OK, I gotta stop the Bermuda gossip here as I still want to be able to visit the blessed island without bodyguards in the future, having lived there for 3 years. No, not in Tuckers Town, but aboard my sailboat moored in Ely's Harbour.
Forecast For The Week
Back to business. See share markets continuing to drift lower as sentiment has certainly turned negative, but watch out for sharp technical rallies taking out shorts. The S&P 500 is poised to test this year's lows if economic indicators are coming in on the weak side.
Gold showed a strong reversal from its recent tectbook correction, rallying $7 in late trading on Friday. I am waiting for a new test of the last high above $481. German news station n-tv had a half hour long report on gold last Saturday. What struck me was the information that industrial demand for gold now tops 200 tons p.a. This goes against the populist myth that there is no use for gold except than for the jewellery industry. A good part of demand comes from electronics producers since the shiny metal has superior qualities as a conductor (as has silver which is much cheaper). OK, so here we go: 200 tons for the industry, 850 tons for Indian gold buyers and 800 tons for the jewellery industry leave only some 650 tons for investment purposes based on data from goldsheetlinks.com. 650 tons translate into a mere 20.8 million ounces left for the goldbugs. Imagine what happens when only 7 percent of the US population decide to put one ounce each in their closets. Imagine what will happen when they decide to do the same with 2 ounces! So better be - and stay - long gold.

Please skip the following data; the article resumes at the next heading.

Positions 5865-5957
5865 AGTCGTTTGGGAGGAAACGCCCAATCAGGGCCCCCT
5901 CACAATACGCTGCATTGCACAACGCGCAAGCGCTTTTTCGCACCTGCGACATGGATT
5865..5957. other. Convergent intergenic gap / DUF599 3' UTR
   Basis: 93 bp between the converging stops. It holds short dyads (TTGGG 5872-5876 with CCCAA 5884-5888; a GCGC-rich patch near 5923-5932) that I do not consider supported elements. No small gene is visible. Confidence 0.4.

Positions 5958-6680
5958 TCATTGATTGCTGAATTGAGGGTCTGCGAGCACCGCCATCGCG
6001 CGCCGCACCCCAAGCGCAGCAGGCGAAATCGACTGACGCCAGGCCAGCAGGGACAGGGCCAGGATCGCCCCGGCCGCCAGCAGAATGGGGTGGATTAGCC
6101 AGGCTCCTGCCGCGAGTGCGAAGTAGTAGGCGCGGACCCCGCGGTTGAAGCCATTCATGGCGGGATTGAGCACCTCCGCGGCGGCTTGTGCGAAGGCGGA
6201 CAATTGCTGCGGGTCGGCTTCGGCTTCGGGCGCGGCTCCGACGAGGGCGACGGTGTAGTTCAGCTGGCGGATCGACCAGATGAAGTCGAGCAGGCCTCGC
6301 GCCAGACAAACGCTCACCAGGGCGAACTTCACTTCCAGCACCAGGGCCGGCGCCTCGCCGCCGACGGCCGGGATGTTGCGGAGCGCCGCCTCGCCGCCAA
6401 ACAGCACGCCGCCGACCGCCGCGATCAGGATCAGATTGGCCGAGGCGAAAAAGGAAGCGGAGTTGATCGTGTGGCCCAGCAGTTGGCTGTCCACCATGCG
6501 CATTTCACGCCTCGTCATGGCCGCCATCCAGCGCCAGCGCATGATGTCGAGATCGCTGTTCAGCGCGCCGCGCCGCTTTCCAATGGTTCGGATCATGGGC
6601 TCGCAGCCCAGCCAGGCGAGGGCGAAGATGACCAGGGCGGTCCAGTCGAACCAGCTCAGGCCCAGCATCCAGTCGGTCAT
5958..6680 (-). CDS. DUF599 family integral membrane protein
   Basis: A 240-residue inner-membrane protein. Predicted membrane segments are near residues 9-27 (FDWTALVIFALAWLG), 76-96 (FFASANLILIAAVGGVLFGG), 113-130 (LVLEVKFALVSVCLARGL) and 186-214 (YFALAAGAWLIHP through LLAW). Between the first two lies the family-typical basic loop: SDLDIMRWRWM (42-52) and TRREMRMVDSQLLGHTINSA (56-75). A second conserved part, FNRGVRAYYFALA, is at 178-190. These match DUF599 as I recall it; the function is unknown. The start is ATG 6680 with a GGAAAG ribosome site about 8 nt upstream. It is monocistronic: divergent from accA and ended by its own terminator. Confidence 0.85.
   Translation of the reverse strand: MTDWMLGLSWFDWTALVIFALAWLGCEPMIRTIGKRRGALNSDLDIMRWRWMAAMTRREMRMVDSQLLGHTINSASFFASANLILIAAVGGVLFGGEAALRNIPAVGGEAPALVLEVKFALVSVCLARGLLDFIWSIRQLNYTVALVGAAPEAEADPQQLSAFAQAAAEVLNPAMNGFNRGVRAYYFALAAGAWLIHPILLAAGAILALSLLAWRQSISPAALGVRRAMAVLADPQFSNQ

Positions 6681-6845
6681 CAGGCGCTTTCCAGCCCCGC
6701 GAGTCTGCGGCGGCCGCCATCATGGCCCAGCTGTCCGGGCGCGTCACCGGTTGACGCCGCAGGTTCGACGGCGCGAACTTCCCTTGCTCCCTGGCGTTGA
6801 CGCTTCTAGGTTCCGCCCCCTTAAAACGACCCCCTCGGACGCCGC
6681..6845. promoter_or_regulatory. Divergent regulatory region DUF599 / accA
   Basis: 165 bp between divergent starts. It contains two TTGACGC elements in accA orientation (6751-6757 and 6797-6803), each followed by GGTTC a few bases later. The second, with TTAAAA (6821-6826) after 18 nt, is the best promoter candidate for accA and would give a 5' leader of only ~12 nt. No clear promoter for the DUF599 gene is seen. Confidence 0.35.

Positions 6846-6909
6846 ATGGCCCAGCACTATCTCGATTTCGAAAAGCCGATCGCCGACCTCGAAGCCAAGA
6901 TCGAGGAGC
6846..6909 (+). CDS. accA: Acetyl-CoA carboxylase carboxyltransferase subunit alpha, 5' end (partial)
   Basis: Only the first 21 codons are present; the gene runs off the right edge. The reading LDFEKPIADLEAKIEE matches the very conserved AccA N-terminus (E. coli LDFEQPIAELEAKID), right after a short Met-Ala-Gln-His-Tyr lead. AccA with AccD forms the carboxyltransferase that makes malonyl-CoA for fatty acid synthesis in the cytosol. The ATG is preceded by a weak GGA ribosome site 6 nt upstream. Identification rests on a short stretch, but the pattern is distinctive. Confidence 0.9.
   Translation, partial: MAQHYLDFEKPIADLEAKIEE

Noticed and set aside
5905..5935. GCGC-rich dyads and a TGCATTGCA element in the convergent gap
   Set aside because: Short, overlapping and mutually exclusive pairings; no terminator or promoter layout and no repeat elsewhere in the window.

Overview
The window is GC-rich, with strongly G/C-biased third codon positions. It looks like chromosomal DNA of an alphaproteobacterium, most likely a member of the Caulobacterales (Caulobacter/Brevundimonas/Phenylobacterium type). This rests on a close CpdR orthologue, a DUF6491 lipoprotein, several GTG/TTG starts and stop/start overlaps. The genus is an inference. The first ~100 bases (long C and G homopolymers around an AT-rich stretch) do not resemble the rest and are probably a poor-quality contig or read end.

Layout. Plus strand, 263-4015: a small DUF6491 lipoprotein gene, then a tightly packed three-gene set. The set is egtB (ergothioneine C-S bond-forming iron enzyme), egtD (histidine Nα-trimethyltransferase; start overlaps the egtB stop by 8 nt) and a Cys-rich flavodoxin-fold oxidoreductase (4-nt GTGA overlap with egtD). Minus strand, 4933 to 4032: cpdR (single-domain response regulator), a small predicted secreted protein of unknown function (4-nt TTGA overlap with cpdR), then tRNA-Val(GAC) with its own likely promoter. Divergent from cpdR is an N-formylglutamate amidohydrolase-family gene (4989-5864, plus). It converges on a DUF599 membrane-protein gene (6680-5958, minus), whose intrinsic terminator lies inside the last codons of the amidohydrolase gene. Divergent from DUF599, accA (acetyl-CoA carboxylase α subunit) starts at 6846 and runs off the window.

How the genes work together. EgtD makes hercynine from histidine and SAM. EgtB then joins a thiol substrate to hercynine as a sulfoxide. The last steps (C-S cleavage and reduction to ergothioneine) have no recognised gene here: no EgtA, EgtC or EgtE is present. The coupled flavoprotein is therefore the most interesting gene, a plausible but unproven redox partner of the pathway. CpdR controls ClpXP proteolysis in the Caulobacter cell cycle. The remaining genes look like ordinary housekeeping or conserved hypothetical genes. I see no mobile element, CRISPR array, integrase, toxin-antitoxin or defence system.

Silver also seems to have finished its correction and will take out the $8 mark on the back of a new surge in gold. And for fundamental reasons (growing demand because catalytic converters for diesel engines need more of the metal than catalytic converters for gasoline engines) I am taking a closer look at platinum which has been going sideways for more than a year by now. A breakout could propel it to $1200. Its sister metal Rhodium has already hit an alltime high at $2,930.
Crude oil reversed its recent decline on Friday too, closing above the $60 mark. With the winter season nearing I assume the uptrend will resume on the first set of bad oil data that will hit the market in the next weeks. European consumers still have to fill up their heating oil tanks as they have been waiting for prices to come down. But the window of opportunity may be very short-lived, I fear for all those who warm their homes with hydrocarbons.
The World Is Flat
I will now return to continue reading the thrilling book "The World Is Flat" by Thomas L. Friedman. The history of the 21st century is a must-read for every long-term investor. With every page I become more convinced that shorting the US equity market is the right investment decision. For aditional reasons for this read the book as well as the previous post and follow the links in it.